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April 16, 2021 saw engineering and project management consultant AMEC Construction Management, Inc. (ACMI) file for Chapter 7 bankruptcy in the court of New York state’s southern district, casting its future into doubt in the face of its likely liquidation. 

This continues a series of misfortunes surrounding the Wood Group’s 2017 £2.2 billion ($3.07 billion) acquisition of ACMI’s former parent company, Amec Foster Wheeler, and ACMI’s 2009 guilty plea and over $60 million penalty for violations of the US government’s Anti-Kickback Act and False Claims Act .

Currently based in Oakville, Ontario, ACMI listed unsecured claims reaching a total of $67,535,212.89 and spread between 275 creditors at the time of their filing — as well as 22 parties with whom ACMI has an executory contract or unexpired lease. Of this group, a large majority of the claims are based in either legal services or insurance services, alongside 12 claims for worker’s compensation.

However, the vast majority of the claimed monetary liability is for intercompany loans to affiliates of the London-based Wood Group, with a total of $67,494,746.21 claimed.

ACMI further reported cash assets totalling just $1,757.63, along with $0 in business and non-business gross revenue. However, it is worth noting that between February 13, 2020 and December 17, 2020 a total of $175,934 was moved in further intercompany loans to Oakville, Ontario’s AMEC FW Ventures and Wood Group USA, Inc., both affiliate branches of the Wood Group.

In a situation such as this, Chapter 7 bankruptcy provides for the sale of a debtor’s nonexempt property and the distribution of the proceeds to creditors, allowing a debtor to address its debts without a plan of repayment and for the release of liability from any discharged debts. In many cases, filing a Chapter 7 bankruptcy results in full liquidation of the company, ruling out future reorganization.

Acquisitions and shift in focus may shed light on ACMI bankruptcy

Individual issues at ACMI are not solely to blame for its current state, as its parent companies have undergone significant transformations over the course of the last decade. The Wood Group’s 2017 acquisition of Amec Foster Wheeler came on the heels of Amec’s 2014 £1.9 billion ($2.65 billion) merger with Swiss engineering conglomerate Foster Wheeler.

The events of the period between these consolidations is likely what caused Amec Foster Wheeler’s absorption into the Wood Group. With a mid-2010s shift away from upstream energy (which involves companies that are involved in the identification and extraction of raw materials) causing a rise in project cancelations and reduction in industry spending, the company publicly announced in June 2015 their plan to shift focus away from the development of new projects and towards brownfield investments (involving the purchase or lease of existing projects), as well as prioritizing a more internationally concentrated market.

At the time, George Hernandez — the newly appointed president of Amec Foster Wheeler’s US operations — felt that this would minimize certain levels of risk.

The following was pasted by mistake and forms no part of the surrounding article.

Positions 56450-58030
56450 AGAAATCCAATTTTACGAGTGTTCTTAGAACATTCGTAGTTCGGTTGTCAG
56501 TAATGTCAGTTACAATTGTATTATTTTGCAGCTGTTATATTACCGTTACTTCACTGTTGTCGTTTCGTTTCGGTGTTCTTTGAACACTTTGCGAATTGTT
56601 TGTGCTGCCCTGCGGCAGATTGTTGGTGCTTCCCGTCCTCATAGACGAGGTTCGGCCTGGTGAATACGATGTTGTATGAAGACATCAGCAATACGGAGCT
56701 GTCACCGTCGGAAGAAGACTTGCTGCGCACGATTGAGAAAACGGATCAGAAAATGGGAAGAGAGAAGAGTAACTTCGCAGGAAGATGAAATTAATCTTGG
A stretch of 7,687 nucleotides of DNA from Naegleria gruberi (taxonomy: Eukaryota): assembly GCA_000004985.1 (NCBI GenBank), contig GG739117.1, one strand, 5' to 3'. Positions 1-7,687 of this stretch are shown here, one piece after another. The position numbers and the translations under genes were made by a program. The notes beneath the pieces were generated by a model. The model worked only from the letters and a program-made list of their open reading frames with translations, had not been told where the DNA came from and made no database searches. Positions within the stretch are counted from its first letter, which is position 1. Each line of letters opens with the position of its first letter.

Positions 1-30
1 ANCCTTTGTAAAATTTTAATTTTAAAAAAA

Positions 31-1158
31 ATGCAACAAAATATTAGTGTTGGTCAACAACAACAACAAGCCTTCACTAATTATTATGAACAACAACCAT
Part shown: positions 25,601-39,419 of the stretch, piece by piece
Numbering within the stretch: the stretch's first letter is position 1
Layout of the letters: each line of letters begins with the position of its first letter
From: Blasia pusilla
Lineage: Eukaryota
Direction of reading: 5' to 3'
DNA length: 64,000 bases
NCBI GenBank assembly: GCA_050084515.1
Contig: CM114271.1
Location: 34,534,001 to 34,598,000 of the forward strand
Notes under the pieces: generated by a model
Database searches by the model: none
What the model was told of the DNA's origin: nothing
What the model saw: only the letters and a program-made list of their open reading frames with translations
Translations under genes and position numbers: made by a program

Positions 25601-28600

“All of our customers right now are focused on cost benefit, so we’re having a heavier focus on asset life cycles, rather than the big greenfield projects,” said Hernandez. “Being heavily weighted in brownfield is always a good way to minimize peaks and valleys when they come.”

Unfortunately, these moves did not result in the desired outcomes. At the time Samir Brikho was ousted as Amec Foster Wheeler’s chief executive in January 2016, company shares had fallen by 49 percent over a 12-month period, and the company was attempting to refinance over £1 billion ($1.4 billion) in debts, ultimately leading to its need for an acquisition.

ACMI’s bankruptcy filing and the background of the Wood Group’s acquisition of former parent company Amec Foster Wheeler come into clearer context when considering the issues of its affiliate corporations. 

Perhaps most notably, ACMI’s 2009 resolution of litigation surrounding Morse Diesel International, Inc. dba AMEC Construction Management, Inc. v. United States resulted in a penalty of $7,292,213 paid to the US government, and the forfeiture of $53,534,679.16 in claims from violations of both the Anti-Kickback Act and the False Claims Act. 

These violations came as the result of four federal construction contracts to complete work on the Thomas F. Eagleton Federal Courthouse in St. Louis, Missouri, the U.S. Customs House in San Francisco, California, and the Federal Courthouse in Sacramento, California,  almost certainly causing significant damage to ACMI’s ability to secure lucrative future US government contracts.

Though ACMI took the position that “the alleged fraud on these contracts was not pervasive,” that ACMI was “limited to only a few mid-level employees,” and was “unknowing,” United States Federal Court of Claims judge Susan G. Braden disagreed.

“‘Knowingly’ is defined to mean that ‘a person, with respect to information…has actual knowledge of the information,’ Braden noted. “Where plaintiff ‘knew’ of a false claim, specific intent to defraud is not required.”

Reactions from the Department of Justice at the time seemed to confirm this feeling: “Federal contractors who commit fraud against the government will be pursued aggressively and will be held accountable for their violations of law,” said Michael F. Hertz, former Acting Assistant Attorney General of the Department of Justice’s Civil Division.

“This settlement is an example of the Department’s determination to ensure that federal funds are protected from fraud and abuse.”